Abstract P283: Disparities in Long-term Risk of Cardiovascular Disease by Sexual Orientation and Race/Ethnicity: the National Longitudinal Study of Adolescent Health
Background: Risk of cardiovascular disease (CVD) may be higher in sexual minorities, but epidemiologic evidence is sparse. We used a nationally representative sample of young adults to examine sex-specific disparities in global CVD risk by sexual orientation and race/ethnicity.
Methods: Data were from National Longitudinal Study of Adolescent Health subjects who participated in wave 4 (2008-09) and who had valid weights and non-missing data (7087 women; 6340 men). Age, race/ethnicity, sexual orientation, education, financial stress, and CVD risk factors (body mass index, smoking, diabetes, systolic blood pressure, and use of antihypertensive medication) were collected via an in-home interview. We calculated the 30-Year risk for total CVD using a Framingham-based prediction model. Sex-specific differences in 30-year risk of CVD by sexual orientation were calculated with weighted linear models adjusted for age, race/ethnicity, education, and financial distress. Sex-specific interactions between race/ethnicity and sexual orientation were tested.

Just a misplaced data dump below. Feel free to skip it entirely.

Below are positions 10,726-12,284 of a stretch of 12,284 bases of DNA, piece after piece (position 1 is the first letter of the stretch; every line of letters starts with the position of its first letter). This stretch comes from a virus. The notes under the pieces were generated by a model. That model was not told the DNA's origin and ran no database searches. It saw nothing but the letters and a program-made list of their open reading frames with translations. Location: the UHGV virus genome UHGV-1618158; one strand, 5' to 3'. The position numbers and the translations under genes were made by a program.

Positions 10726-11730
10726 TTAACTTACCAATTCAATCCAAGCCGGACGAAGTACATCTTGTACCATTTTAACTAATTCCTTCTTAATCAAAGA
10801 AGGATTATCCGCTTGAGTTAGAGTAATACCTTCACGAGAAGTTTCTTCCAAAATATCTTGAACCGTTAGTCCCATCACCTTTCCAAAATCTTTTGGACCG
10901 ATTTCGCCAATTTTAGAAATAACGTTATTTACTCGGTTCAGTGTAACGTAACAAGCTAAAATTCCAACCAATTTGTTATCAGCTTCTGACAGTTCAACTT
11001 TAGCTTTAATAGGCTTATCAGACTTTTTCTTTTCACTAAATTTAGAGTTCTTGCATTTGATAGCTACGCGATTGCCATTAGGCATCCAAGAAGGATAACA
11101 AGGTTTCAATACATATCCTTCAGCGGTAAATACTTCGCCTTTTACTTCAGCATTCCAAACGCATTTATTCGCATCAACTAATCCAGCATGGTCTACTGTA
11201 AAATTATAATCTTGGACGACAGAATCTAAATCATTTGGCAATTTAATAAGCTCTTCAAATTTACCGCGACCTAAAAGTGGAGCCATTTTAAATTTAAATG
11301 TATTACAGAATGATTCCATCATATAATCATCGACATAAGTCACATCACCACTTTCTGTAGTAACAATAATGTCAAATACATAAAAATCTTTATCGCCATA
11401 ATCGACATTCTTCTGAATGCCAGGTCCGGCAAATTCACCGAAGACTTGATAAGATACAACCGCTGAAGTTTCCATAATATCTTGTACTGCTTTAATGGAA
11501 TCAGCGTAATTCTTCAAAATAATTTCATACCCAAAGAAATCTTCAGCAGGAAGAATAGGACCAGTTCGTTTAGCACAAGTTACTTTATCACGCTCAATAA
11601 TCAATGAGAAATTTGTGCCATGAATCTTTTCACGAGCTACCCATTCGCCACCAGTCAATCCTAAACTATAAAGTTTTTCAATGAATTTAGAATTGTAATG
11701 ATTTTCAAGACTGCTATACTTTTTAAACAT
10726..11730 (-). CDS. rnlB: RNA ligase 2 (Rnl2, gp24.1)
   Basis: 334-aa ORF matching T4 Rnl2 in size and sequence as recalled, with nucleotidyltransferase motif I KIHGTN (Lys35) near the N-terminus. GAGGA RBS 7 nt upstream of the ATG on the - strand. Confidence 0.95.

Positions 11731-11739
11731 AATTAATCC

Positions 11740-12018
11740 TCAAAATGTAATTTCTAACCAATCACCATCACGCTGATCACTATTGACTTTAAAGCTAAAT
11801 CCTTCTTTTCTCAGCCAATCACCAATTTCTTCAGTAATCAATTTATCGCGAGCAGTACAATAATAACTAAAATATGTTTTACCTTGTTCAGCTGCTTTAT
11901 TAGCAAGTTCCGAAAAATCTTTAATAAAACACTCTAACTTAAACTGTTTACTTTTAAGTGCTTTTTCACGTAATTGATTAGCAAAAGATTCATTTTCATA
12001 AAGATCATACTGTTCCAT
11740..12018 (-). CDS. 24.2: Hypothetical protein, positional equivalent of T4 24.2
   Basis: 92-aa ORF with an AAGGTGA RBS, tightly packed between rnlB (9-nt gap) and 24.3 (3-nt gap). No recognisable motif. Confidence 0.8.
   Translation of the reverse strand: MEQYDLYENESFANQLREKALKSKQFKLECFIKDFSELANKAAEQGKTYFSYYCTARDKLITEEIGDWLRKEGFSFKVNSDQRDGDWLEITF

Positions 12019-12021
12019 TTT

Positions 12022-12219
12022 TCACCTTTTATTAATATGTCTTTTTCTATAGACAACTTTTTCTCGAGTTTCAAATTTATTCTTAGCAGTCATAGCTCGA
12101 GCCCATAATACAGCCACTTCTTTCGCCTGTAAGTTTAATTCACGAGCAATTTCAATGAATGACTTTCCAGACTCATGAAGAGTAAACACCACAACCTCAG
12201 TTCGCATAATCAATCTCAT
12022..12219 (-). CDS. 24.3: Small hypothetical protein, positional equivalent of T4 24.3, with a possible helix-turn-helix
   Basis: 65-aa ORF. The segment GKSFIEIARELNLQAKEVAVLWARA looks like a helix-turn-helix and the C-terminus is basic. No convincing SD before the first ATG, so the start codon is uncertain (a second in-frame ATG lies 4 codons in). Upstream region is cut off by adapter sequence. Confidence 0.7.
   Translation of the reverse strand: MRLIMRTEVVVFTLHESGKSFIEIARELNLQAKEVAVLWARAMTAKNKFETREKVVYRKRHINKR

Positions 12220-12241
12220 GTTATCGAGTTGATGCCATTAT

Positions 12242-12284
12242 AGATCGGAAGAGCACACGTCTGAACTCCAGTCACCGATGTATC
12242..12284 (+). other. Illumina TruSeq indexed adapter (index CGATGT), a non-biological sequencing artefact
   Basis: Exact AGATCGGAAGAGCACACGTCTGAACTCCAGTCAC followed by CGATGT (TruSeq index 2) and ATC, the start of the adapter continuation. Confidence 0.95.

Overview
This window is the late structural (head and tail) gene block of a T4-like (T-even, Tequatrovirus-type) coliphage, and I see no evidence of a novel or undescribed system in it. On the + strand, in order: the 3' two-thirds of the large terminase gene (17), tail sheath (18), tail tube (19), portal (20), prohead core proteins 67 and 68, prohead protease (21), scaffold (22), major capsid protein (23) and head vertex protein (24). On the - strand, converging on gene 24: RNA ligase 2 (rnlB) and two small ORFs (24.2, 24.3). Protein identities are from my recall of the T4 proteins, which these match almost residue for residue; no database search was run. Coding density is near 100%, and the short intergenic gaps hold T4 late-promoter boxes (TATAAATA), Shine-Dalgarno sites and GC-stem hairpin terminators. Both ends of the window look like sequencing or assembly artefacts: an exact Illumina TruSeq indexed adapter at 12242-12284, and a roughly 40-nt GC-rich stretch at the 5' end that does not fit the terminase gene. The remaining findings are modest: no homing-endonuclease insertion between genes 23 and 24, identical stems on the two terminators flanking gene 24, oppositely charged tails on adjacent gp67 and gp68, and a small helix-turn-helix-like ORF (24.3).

Results: Mean age was 28.9 ± .2 years; 93% (n=5912) of male participants were heterosexual, 4% (n=258) were bisexual, and 2% (n=170) were gay. 80% (n=5713) of female participants were heterosexual, 18% (n=1243) were bisexual, and 2% (n=131) were lesbian. Average 30-year risk of CVD was 17.2 ± .5% in men and 9.0 ± .3% in women. Differences in CVD risk by sexual orientation were not detectable for men (p=.59). Compared to heterosexual women, bisexual and lesbian women had a .9% (95% CI: .3, 1.4) and 2.0% (95% CI: .7, 3.2) higher risk of CVD, respectively. In race/ethnicity stratified models (interaction p-value=.01), an increased risk among sexual minorities, especially lesbians, was detectable except among Hispanic women (Figure).
Conclusion: Disparities in global CVD risk were observed by sexual orientation for women and persisted across most racial/ethnic groups. Sexual orientation may be a marker of increased risk of CVD but more research on contributing factors is needed.
Author Disclosures: C.J. Clark: None. I.W. Borowsky: None. A. Alonso: None. R.A. Spencer: None. S.A. Everson-Rose: None.
- © 2014 by American Heart Association, Inc.